Let's say your pet had an upset stomach. In a standard "for people" taxi, you'd be praying the driver wouldn't notice. Not in a pet taxi. Here, you'll hope the driver does notice. Chances are, he or she will have plenty of dog blankets, water, even a stretcher readily available for your pet! Most pet taxi services double up as pet ambulances. If ever there was a time for your pet to get sick, this is it.
Larry Reilly, owner of PetTaxi.com, also in New York City, says he makes all sorts of last-minute runs as well as routine trips. "Sometimes we go one block to the vet, other times we'll take a dog to Florida if he has to go." Reilly says one of his drivers drove a dog from New York to Miami for $4,000, only stopping to walk the dog.
While daily transport for your pet and occasional "special outings" can add up to a hefty bill, there are other factors to consider. Depending on the time of year, some airlines won't let your dog fly cargo. And have you ever tried fitting a Yellow Lab under the seat? You get the picture.
To Reilly, dogs are family. They're like children, and just like children there are costs that come with being a responsible parent or owner. "Would you say 'Why are you spending money on your kid to go to school?' or 'Why are you spending money on a jacket for your kid to wear outside?' It's that same kind of thing."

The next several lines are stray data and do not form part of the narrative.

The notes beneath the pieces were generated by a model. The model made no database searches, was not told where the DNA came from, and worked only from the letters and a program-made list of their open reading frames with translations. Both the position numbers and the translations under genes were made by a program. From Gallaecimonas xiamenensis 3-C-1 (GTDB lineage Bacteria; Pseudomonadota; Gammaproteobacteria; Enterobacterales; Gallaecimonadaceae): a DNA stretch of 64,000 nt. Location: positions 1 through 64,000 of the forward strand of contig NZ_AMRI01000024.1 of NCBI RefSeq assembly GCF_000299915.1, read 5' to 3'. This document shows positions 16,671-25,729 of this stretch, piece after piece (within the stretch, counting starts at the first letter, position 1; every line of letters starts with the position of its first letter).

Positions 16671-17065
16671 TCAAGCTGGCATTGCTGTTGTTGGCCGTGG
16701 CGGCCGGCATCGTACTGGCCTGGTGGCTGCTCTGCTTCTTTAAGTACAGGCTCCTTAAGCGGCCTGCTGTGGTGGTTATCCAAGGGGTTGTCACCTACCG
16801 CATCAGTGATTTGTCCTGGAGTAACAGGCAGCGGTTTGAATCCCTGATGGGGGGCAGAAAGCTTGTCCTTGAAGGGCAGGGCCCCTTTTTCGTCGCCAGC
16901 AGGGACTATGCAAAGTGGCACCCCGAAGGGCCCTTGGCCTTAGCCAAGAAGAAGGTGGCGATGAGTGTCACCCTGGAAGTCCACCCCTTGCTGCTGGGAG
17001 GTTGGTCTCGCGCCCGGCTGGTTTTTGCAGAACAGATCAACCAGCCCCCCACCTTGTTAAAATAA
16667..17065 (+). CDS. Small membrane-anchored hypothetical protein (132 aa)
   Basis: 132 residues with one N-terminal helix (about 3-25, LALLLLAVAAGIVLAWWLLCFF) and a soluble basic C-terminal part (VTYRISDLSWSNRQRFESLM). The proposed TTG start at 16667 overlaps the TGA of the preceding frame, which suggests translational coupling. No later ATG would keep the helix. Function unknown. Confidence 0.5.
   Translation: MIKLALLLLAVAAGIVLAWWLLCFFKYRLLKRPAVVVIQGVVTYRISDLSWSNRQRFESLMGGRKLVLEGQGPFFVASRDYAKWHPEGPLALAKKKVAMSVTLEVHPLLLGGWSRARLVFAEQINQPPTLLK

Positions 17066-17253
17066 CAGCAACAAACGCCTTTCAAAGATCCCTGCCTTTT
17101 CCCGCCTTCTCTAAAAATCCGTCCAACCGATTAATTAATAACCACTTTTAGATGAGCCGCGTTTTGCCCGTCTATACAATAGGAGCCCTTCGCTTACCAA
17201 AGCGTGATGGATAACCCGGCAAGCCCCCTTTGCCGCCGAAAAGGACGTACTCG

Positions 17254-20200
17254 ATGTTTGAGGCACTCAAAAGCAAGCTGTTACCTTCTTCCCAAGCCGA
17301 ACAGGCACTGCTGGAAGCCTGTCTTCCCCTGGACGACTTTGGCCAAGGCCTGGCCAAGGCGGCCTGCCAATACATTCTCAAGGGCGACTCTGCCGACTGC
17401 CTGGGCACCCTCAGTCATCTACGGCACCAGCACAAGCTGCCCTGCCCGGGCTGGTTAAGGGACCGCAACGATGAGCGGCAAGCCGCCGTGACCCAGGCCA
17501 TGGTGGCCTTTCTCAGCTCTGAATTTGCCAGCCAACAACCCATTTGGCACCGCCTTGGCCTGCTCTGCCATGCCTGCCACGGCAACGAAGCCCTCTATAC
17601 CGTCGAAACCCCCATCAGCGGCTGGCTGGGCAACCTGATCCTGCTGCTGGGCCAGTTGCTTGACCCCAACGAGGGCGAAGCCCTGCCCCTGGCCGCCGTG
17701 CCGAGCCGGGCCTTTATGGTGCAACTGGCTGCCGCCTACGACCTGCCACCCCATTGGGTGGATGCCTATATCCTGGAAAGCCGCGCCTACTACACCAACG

Book in advance
So what do you need to know to book a great ride for you and your pet? Call ahead. The busiest time to get a pet taxi is between 5 p.m. and 9 p.m. when pet owners are making their way home from work. If the weather calls for rain or snow, the demand is through the roof. "If they know there's going to be a monsoon the next day, they need to call in advance," says Cohen.
He also reminds owners that the holidays can be stressful. The two days before and after a holiday are incredibly busy. If your city hosts any type of dog competition, bear in mind all those dogs (and there are a lot of them!) will likely use local pet taxi services to get to and from the airports.
Traffic can cause headaches to drivers and pets trying to make it to their appointments on time. Pet transport services suggest you budget at least 20 minutes for the car to make its way to you and backtrack when your pet needs to make it to its next location.
One of the advantages of these services is that while your pet may not be able to ride in a regular taxi with you, most pet taxis don't have such double standards. Owners are more than welcome to accompany their dogs on the ride. So in essence, it's like happy hour -- two for the price of one. What could be better?
In the end, most dog owners would rather let their dog be chauffeured around while they brave the weather conditions and deal with the long work hours and office politics. There's an invaluable peace of mind that comes with knowing your dog is in good hands. Owners can rest easy knowing their dog is getting wheeled around in style, head out the window (optional), paws to the wind.